The Cubs’ Jon Lester believes the pace of the game is fine as it is


During the Arizona Fall League, Major League Baseball tested measures to help speed up the pace of the game, most notably a “pitch clock”. The goal is to reduce the 3:08 game time. The Chicago Cubs Jon Lester won’t be a rallying voice behind its implementation. Lester happens to believe the game is perfect as it is.

"“It’s baseball. It’s a beautiful sport,” Lester said. “There’s no time limit, no shot clock … there’s no nothing. … The fans know what they are getting into when they show up. So if it’s a three-hour game, it’s a three-hour game. If it’s a five-hour game, it’s a five-hour game. There’s nothing you can do to change that.” h/t Fred Mitchell, Chicago Tribune"

The efforts in the AFL did seem to have a noticeable effect on the pace. In 2013, the average AFL game time sat at 2:51; the first three test games averaged out 13 minutes less, with one being an 11-inning affair. So in an age of short attention spans, will 13 minutes less bring people to the game of baseball? Lester doesn’t think so.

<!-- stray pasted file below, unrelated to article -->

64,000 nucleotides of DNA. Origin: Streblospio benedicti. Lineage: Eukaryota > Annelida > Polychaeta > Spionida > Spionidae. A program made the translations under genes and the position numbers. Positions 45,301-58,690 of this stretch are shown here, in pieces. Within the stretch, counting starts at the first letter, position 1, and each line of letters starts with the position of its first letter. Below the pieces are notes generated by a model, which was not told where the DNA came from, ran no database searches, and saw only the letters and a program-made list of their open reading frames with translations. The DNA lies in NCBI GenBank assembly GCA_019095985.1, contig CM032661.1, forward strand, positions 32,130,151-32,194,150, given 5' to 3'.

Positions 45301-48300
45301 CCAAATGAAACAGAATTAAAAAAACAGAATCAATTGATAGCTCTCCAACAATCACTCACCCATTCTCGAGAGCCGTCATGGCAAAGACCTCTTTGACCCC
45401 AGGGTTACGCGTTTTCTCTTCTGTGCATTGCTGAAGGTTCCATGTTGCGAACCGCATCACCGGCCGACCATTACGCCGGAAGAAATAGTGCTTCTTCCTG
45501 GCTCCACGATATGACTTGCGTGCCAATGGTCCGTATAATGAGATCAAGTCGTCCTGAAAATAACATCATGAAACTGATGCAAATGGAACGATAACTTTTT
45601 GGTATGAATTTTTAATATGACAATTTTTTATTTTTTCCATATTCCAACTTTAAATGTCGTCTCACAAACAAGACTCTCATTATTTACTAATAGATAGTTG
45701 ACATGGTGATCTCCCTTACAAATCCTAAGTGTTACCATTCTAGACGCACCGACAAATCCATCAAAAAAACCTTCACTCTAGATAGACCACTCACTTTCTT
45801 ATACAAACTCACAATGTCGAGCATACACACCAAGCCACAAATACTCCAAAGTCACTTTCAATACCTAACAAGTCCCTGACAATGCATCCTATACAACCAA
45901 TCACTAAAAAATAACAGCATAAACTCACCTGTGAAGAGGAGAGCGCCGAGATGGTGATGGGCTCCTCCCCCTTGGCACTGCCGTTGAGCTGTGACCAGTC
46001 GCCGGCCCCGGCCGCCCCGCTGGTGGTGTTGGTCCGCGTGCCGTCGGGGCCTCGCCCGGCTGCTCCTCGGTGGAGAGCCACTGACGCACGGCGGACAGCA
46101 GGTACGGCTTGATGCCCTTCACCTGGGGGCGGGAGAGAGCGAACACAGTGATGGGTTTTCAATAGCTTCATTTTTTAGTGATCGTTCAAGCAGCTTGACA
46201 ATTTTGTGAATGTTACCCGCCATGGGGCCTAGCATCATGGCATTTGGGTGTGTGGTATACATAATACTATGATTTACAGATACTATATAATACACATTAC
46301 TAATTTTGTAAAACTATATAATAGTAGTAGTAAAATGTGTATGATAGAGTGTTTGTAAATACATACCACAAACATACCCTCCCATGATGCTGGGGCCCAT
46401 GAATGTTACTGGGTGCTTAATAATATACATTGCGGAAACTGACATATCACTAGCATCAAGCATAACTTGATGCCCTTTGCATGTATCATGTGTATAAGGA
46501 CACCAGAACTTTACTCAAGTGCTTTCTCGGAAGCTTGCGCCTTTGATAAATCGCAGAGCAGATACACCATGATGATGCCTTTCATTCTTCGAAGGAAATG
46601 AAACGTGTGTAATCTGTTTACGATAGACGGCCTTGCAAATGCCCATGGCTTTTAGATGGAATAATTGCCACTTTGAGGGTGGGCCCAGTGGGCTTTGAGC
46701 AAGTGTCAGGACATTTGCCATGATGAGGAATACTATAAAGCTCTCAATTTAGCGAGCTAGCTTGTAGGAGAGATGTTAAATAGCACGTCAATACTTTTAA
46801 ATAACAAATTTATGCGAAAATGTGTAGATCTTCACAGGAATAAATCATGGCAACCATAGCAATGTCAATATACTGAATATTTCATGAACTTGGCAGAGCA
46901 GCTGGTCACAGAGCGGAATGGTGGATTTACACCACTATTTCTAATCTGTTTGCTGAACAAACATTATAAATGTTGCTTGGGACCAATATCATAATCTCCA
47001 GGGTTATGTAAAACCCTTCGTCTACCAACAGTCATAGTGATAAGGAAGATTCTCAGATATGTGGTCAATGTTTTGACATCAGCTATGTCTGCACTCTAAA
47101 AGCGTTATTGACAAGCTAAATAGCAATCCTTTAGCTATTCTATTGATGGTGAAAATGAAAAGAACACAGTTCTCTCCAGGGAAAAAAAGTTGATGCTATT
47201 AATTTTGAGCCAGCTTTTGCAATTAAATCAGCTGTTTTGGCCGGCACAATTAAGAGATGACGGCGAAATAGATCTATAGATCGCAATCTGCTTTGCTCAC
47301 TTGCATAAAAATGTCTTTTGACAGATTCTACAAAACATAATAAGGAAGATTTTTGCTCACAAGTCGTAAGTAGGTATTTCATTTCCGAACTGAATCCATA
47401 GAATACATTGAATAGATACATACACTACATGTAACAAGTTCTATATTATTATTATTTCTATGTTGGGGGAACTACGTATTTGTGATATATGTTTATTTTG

"“Once you put a shot clock on a pitcher or the hitter or whatever … I feel like if you go from a three-hour game to a 2-hour, 50-minute game … is that really going to make a difference?” Lester said. “If you do that it takes the beauty out of the game.”"

In a piece by Cliff Corcoran, he points out an obvious flaw in the thought that the length of the game is driving people away from baseball. In 2013, the average NFL game lasted three hours and 12 minutes. An NCAA game was three hours and 20 minutes. Both longer than an MLB game, with less time that the ball is in play. Many baseball purists see the pace as simply part of the game. Is it worth changing it in an effort to bring a few outsiders in?

More from Cubbies Crib

Within the rules, there already exists one to help speed up the game. Rule 8:04 in the MLB rule book, which states: “When the bases are unoccupied, the pitcher shall deliver the ball to the batter within 12 seconds after he receives the ball. Each time the pitcher delays the game by violating this rule, the umpire shall call “Ball.”” This is a rarely if ever imposed rule.

If they want to speed up the game, they need to limit the amount of corporate involvement. Commercials, things of that nature. The game of baseball isn’t one for everybody. The cat and mouse of it won’t appeal to everyone. And that’s fine. Soccer doesn’t appeal to me, but they aren’t changing it for my liking. The game needs to remain as it is, as it always has.

Next: Baez expected to earn his playing time in '15